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  • Writer's pictureJonathan Shaw

Fi's Theme | Zelda: Skyward Sword | Sheet Music, MIDI, XML & More!

With Skyward Sword HD nearly upon us, here is a familiar track, now fully transcribed and recreated with full sheet music scores and parts.

Special thanks to SableProvidence for performing the Dizi!

If you're after the sheet music, score, XML or MIDI for Fi's Theme / Fi's Lament from The Legend of Zelda: Skyward Sword, you can find links here!

This includes individual part scores for:

  • Full Score

  • Bansuri, Dizi or Flute

  • Horn in F

  • Euphonium

  • Tuba

  • Tubular Bells

  • Harp

  • Acoustic Guitar

  • Sitar

  • Violin I

  • Violin II

  • Viola

  • Violoncello

  • Contrabass

If you are one of my Patrons, you can now find the MIDI, XML, SIB files, as well as stems and multitracks I created for this transcription now available to download from your Patreon Google Drive folders!


Arranger's Note:

"We open with an ambiguous bare 5ths chord (A + E), unsure of our tonality. Through the combination of strings, bells and sitar (interesting choice!), we eventually get a hint of tonality through the presence of an F♯, suggesting an A Dorian modality (A-B-C-D-E-F♯-G). However, the crucial 3rd note of the scale is not yet established - we don't know if it is major (C♯) or minor (C). Nevertheless, the use of these ancient modes complements Fi - a character bound to a timeless sword.

Regarding instrumentation, we get an intriguing use of a sitar and bamboo flute (either bansuri or dizi with a lessened membrane). This use of traditional exotic instruments, as well as the chiming of bells, further complements the agelessness of Fi.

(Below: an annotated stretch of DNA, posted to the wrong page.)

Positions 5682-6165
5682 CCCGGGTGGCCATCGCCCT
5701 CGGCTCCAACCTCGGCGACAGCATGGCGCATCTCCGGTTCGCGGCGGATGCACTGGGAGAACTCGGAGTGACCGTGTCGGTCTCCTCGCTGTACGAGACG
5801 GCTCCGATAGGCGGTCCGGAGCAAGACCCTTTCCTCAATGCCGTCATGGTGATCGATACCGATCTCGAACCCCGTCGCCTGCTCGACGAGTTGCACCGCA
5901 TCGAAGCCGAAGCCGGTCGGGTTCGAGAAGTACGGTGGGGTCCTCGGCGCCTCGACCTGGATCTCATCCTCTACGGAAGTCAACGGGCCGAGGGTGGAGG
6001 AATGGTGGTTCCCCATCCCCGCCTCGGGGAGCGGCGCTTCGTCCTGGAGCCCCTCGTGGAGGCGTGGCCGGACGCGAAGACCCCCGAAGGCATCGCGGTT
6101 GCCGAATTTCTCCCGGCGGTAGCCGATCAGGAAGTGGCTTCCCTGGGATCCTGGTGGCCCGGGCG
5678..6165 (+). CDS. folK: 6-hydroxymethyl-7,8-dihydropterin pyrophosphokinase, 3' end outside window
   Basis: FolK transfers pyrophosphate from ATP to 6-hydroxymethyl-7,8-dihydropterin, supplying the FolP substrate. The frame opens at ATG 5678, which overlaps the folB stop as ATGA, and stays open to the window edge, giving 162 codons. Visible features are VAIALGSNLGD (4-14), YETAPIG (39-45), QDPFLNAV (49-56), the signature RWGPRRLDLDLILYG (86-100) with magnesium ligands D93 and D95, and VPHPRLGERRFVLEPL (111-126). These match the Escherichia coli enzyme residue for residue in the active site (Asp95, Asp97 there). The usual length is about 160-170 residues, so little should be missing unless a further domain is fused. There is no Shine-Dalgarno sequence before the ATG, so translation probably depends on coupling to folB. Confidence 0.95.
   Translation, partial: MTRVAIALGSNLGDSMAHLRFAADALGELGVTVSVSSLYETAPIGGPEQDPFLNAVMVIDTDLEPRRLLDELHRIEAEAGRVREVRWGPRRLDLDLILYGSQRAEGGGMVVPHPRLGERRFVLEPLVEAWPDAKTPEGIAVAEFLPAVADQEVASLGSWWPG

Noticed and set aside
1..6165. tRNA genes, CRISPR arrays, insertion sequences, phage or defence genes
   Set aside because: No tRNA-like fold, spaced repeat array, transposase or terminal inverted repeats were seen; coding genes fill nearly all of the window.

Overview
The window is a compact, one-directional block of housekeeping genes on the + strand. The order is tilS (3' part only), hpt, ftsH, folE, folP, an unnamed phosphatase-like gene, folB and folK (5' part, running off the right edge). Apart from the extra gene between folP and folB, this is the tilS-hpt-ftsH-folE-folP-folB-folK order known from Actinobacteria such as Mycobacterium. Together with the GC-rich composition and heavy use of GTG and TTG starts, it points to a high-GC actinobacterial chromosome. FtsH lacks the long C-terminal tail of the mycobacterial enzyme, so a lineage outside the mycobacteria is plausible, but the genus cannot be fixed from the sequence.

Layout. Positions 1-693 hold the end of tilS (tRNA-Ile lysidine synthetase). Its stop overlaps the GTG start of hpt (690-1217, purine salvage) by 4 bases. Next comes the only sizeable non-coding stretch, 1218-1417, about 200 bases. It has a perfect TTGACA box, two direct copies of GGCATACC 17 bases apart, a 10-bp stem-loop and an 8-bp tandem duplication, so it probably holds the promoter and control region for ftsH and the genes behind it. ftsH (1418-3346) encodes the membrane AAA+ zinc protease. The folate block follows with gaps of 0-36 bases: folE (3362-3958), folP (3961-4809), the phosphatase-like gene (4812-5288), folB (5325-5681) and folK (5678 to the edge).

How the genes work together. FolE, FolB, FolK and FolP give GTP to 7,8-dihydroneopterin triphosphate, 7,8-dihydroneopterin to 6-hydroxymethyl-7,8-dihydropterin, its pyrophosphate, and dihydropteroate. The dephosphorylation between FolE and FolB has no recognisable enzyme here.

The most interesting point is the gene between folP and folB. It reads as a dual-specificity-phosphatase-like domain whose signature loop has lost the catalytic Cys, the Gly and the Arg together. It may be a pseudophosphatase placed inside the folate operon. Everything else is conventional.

Following the sitar's modal opening, we transition to the bamboo flute, outlining Fi's motif in full. This motif is also Dorian in nature (through the F♯), and also uses several musical ornaments such as mordents and acciaccaturas, mirroring a well-ornamented / decorated blade.

By 0:28, we get our first tonal shift from A Dorian into C major (C-E-G), followed by D major (D-F♯-A). These chords align closely with our tonic of A Dorian, but then we get an intriguing tertiary shift up to F major (0:32, F-G-A-B♭-C-D-E), starkly contrasting with our previous Dorian mode through the lack of an F♯. To complement this, the bamboo flute has also modulated into F with another statement of Fi's motif.

As the phrase closes (0:38), we conclude in D major (D-F♯-A) with an added 9th note (E) in the melody. To return to our tonic of A Dorian, we get an unexpected shift to F♯ minor (0:44, F♯-A-C♯), followed by an even more unexpected C♯ minor 7th (C♯-E-G♯-B). However, this unusual chord is structured in such a way to act more so as the dominant (E-G♯-B) with an added 6th (C♯). If we look at it that way, the unusual nature of this chord diminishes, and we get a safe perfect cadence (chord V to I; E to A) back to our tonic.

This opening section (0:17 - 0:46) is repeated (0:46 - 1:15), with some subtle development in the accompaniment, as well as additional bass 5ths support (harp at 1:01). As the section closes (1:12), the harmony differs from before, as we rise into the tonic major; A major (A-C♯-E), thwarting the previous Dorian mode and finally giving us the answer to the 3rd note (major; C♯). We also get a slight dynamic growth into the next section, followed by a sudden drop in dynamics (marked "sub." or "subito" = "suddenly").

In our final section, the sitar returns as we shift upward into the distant key of B♭, alternating with A. This alternation suggests a Phrygian modality (A-B♭-C-D-E-F-G), though it is but a fleeting visit if so. It could alternatively be analysed as B♭ Lydian through the presence of B♭ and E, though this is less tangible due to the frequent alternation with A. Nevertheless, the sitar swirls around these keys for a while, as if floating above the clouds, and we ultimately rest in A, giving us the perfect opportunity to loop back to the start in A Dorian."


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